The project includes a trio of contemporary structures, including two 30-story glass towers and a mid-rise loft building. Despite the sagging economy and an over-abundance of condominiums crowding the L.A. market, Astani’s project on a 100,000-square-foot parcel near LA Live and Staples Center in downtown’s South Park neighborhood is slated to begin delivery of 77 lofts in the mid-rise building in June, followed by the 271-unit first tower in the fall.

"Welcome to Beverly Hills! You have arrived"

Even on Rodeo Drive in Beverly Hills, one of the world's most expensive stretches of commercial real estate, the nation's economic woes have claimed a longtime employee.

Because of budget problems, the city's visitors bureau has laid off its official ambassador, who has welcomed hundreds of tourists and visitors on Rodeo Drive for the last 11 years.

Gregg Donovan, 51, the top-hat-wearing former hotel concierge, got his walking papers last month. No longer will he stroll Rodeo Drive, welcoming tourists to such high-end stores as Gianni Versace, Jimmy Choo and Battaglia. No longer will he address visitors with his signature greeting: "Welcome to Beverly Hills! You have arrived."

Friday, February 18, 2011

"he lived his dream"

Jerry West and his family just gathered on stage as he pulled the gold rope that unveiled the statue of him here at Star Plaza at Staples Center, as purple and gold streamers exploded from a nearby cannon.

The statue depicts him mid-stride, dribbling down the court, ball in his left hand, wearing his No. 44 gold Lakers jersey with those short shorts, raggy white socks, low-top sneakers and his face in a kind of half-grin, as if he sees an open path to the basket.

"To think of a little boy who had an opportunity to live his dream, and maybe to exceed it, that is very special," West said, holding back tears.

-- Baxter Holmes

Jose Espinoza

Born in 1971 in Mexico City, from an early age he showed qualities for drawing, studying a degree in Architecture at the IPN, standing out brightly with the means of graphic expression as watercolor, gouache, and others, after almost two decades of life professional and self-taught experience with other media such as oil, pastel and acrylic, like many other architects return this passion for painting as a late vocation overflowing with an irrepresible need for visual expression using mainly online gallery to display his artwork .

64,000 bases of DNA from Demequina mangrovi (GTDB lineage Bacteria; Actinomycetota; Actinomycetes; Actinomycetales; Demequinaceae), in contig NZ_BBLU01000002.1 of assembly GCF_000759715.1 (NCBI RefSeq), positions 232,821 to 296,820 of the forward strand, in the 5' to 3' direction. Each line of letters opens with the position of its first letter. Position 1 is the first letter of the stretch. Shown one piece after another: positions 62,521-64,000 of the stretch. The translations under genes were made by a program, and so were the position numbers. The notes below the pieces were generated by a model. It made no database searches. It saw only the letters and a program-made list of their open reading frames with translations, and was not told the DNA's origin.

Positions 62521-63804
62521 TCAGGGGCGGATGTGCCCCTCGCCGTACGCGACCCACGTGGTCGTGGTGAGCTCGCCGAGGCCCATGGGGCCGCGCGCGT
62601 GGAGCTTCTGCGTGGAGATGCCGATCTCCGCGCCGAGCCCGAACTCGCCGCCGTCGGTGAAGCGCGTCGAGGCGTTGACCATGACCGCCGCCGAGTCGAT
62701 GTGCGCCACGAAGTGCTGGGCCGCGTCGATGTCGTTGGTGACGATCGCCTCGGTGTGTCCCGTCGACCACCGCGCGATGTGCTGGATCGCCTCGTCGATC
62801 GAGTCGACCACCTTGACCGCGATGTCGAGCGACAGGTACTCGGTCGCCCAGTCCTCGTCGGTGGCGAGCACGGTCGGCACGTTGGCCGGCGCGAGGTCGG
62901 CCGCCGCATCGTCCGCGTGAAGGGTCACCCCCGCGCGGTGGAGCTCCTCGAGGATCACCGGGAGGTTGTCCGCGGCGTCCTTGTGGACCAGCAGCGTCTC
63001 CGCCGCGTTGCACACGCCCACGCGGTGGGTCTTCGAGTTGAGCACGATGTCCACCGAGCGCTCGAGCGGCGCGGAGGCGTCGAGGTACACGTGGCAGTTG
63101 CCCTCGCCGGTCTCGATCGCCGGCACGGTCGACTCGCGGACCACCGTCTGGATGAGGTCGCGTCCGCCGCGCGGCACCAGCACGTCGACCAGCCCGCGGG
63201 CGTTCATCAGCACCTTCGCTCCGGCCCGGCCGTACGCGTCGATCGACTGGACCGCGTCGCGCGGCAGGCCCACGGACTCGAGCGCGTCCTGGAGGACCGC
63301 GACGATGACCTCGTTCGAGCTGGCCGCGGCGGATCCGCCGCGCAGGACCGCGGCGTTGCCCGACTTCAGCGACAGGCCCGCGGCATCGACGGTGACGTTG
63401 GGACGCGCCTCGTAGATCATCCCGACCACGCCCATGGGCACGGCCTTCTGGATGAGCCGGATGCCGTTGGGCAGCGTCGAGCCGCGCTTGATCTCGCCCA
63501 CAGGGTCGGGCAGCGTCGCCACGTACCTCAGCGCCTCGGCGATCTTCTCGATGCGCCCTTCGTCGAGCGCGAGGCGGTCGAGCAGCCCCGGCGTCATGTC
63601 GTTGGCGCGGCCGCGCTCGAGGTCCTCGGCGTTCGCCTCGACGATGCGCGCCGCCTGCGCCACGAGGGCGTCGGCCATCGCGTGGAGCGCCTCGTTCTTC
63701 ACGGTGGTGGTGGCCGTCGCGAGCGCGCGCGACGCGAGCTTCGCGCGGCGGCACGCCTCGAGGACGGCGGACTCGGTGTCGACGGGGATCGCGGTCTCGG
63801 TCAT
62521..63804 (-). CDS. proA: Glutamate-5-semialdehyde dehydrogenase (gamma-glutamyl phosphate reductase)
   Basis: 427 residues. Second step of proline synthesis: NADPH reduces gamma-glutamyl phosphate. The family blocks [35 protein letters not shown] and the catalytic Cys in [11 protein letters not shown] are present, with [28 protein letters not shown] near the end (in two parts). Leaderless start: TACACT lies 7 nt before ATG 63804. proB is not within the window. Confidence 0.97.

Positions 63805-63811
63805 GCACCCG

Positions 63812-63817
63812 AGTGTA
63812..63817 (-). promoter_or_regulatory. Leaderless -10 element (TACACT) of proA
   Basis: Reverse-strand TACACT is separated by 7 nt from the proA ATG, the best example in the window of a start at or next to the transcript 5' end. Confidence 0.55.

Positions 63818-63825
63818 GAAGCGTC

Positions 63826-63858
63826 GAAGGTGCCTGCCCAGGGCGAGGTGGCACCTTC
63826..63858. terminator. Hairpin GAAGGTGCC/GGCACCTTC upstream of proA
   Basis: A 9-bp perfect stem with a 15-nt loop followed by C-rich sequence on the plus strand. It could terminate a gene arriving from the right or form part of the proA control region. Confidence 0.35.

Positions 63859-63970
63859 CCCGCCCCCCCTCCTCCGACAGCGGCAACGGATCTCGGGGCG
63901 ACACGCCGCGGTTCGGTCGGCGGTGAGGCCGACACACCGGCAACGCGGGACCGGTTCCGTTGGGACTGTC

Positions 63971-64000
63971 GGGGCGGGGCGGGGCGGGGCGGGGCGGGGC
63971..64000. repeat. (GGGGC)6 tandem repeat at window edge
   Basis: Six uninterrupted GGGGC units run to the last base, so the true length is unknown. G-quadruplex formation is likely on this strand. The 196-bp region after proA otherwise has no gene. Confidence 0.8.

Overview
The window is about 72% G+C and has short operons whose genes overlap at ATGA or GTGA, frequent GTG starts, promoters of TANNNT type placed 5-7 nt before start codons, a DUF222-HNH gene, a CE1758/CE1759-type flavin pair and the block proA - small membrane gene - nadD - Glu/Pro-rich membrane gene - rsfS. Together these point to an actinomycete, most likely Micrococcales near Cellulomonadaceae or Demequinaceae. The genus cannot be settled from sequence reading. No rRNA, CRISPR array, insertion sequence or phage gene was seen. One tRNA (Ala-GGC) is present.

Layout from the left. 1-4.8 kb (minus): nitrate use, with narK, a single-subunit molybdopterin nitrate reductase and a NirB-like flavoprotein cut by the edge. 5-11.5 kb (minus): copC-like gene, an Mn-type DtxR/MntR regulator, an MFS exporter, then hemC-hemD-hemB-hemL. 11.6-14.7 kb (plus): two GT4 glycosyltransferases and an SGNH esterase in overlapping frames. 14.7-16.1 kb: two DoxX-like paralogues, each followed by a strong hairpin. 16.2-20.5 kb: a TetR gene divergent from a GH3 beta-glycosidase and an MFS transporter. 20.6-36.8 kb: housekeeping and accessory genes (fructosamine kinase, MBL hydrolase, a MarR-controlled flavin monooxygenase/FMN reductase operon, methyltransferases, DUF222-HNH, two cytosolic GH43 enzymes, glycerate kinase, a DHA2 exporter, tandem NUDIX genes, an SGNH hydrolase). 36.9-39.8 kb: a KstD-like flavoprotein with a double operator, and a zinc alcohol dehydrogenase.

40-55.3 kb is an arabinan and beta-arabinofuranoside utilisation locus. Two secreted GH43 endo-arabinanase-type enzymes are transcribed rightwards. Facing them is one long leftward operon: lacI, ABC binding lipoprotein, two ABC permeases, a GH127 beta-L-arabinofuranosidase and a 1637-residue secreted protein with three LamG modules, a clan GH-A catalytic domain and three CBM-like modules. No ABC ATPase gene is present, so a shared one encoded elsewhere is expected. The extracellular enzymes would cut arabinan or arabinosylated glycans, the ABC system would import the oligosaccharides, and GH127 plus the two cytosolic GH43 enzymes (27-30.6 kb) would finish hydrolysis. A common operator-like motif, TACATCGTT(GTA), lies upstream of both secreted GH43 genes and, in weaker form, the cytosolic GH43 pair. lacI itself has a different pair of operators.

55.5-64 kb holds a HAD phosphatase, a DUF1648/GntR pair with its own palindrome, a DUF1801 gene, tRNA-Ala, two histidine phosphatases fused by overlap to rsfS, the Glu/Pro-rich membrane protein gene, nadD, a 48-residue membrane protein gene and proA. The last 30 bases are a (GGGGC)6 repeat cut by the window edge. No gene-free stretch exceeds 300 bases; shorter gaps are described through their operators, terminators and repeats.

The interpretive Artwork up the gallery, called IDENTITIES is fundamental iconic and figurative, about the cultural symbols that make up the author's environment. The medium chosen for this series helps to contextualize it is the genuine amate bark paper , from the Nahuatl "amatl tree-leaf" hand made in its various shades, and made from the same ancestral technique 3000 years ago for the realization of pre-Columbian codices, using mainly acrylic or mixed media with gold leaf, taking special care to enhance the feature-rich bark texture. Another element representative and also places it within contemporary art is its chromaticism.

Initially called the "yoke of the architect" take the hyper-realism, (a fundamental part of architectural expression), and having the intention to stay in, but the momentum quickly running out to undermine his chances for the richness and intensity of pictorial expression as chromatic wide and varied. Being in expectation of the broad and intense ability of each subject and work.

"Southern California's all-time coolest athletes"

(Clockwise) Johnny Weissmuller, Sandy Koufax, Magic Johnson, Billie Jean King, and "Gorgeous" George Wagner are on top of Chris Dufresne's list of Southern California's all-time coolest athletes.